The Gospel writer knows we can’t talk about Easter until we start here. We start with the loss of all our hopes. We begin with the conclusion of what we thought would happen. There is no question for me why the women ran away from the tomb of Jesus confused, afraid, not knowing what to say.

And there’s no question why the early church in its awkwardness was not satisfied with that ending. If you read along, you saw the footnotes. There are a few extra versions of how early Christians added to the original story. They took a piece from the Gospel of Matthew (16:14-15), they inserted a story from the Gospel of Luke (16:12-13), they lifted a line from the Gospel of John (16:9) or the book of Acts (16:19). They knew from their experience the story doesn’t end with death or fear or silence.

So let’s pause to say what the story does not say – but what we know to be true. Sooner or later it dawned on those three women to listen to what the young man in white had told them in the tomb. They had run away in fear, but the moment came when they stopped running. They were too scared to talk, but the moment came when they needed to talk. And with nobody chasing them, they stopped and considered if what the man said really is true.

What if Jesus is alive? What if he is really is going ahead of us? What if he is in Galilee, returning to the place where he did his work, the place where people trusted in him? This is Mark’s profound invitation for Easter. What if resurrection happens, not just in the tomb – but in the places where Christ continues to show compassion and build faith? What if the Risen Lord is ahead of us, beckoning us to join him in his work and share in his life? What if there are places we can go where we can discover life is stronger than death, where we can trust that this is the way of the kingdom?

One of the extraordinary things about my job is that I get to spend time with people who are doing remarkable things with their lives. A college student told me how she spends time at a hotline for women who have been abused. Every Friday night, she answers the phone whenever it rings. “The fraternity party scene was really lame,” she said, “and this is a lot more important.” I asked if she was doing this for college credit or as a part-time job. “Oh no,” she said, “I think Jesus wants me to help anybody who is in trouble. He says to all of us, ‘Don’t be afraid.’” That is what she said. She speaks of Jesus in the present tense.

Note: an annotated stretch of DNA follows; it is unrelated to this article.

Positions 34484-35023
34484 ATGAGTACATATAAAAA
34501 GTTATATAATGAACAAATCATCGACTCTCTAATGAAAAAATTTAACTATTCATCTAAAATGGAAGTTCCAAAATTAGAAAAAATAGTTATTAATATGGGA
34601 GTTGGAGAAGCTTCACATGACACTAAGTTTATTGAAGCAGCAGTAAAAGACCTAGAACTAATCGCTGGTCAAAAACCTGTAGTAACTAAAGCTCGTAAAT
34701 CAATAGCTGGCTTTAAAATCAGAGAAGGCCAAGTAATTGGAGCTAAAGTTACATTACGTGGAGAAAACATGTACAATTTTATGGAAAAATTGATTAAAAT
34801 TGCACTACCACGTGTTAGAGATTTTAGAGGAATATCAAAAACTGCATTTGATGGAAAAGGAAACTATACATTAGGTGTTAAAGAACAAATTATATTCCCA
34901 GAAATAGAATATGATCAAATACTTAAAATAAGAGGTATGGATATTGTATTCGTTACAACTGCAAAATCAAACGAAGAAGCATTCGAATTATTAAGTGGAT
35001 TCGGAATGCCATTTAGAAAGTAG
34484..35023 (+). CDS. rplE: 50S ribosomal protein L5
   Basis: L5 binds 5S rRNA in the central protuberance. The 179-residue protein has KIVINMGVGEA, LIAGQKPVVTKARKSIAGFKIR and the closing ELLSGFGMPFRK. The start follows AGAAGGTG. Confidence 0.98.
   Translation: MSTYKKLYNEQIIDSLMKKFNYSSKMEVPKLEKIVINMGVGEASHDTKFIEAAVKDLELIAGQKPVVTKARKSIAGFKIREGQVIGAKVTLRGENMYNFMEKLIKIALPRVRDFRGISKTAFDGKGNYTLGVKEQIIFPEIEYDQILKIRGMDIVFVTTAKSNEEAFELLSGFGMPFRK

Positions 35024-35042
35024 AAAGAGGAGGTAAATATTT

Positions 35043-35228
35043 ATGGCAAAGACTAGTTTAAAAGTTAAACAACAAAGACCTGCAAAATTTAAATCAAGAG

Or there’s that couple who retired a couple years ago. Every Thursday night, they volunteer in their local food pantry. She said, “At first we did it because there was nothing on TV, and a man from the church’s mission committee asked us to fill in.” Her husband pipes up: “I know that probably sounds shallow, but when we kept going back, we started talking with the people who come to the pantry. And we discovered they are hungry for something more than food. They need some human contact, and they feel alone.” She interrupted him and said, “You know something else? When we go to church on Sunday, we are paying a lot more attention to the sermons than we ever did.” Hear that? They sense the connection between the living Word of Christ and human compassion.

Or there’s that woman who used to work all the time. She hated her job, but never quit because it paid so well. And then a friend asked her to volunteer for an agency. “I help senior citizens get the health care that they need. Some of them feel shut out, or vulnerable, or they are afraid to stand up for what they need. So I stand them up with them and together we find the answers.” She paused and said, “I always zoned out when I heard a sermon about justice; now I understand exactly why it is so important.”

Helping the abused, feeding the hungry, standing up for the vulnerable -- do you know where these people live? Galilee. Galilee, Pennsylvania. All of them are testifying in their words and deeds that love is stronger than death, that God is stronger than evil, and that the Risen Christ is ahead of us, inviting us to join in the life and work of God’s new dominion.

Today is Easter Sunday. According to the angel in the tomb, when Easter comes, Jesus does not go up into heaven. He does not go back into Pontius Pilate’s palace to extract his revenge. He does not return to the inner chambers of the Temple and straighten out the clergy. No, Christ goes to Galilee – ahead of the women, ahead of the disciples, ahead of the rest of us. The Easter promise is that we will see him when we go to the places where he continues his work.

If you came today looking for proof of the resurrection, I don’t have any. But if we engage in the life of the kingdom, the evidence of resurrection will be all around us. For Jesus Christ is risen from the grave. He's right there, ahead of us, in the place of greatest need. Do you see him yet? Well, get busy...

(c) William G. Carter. All rights reserved.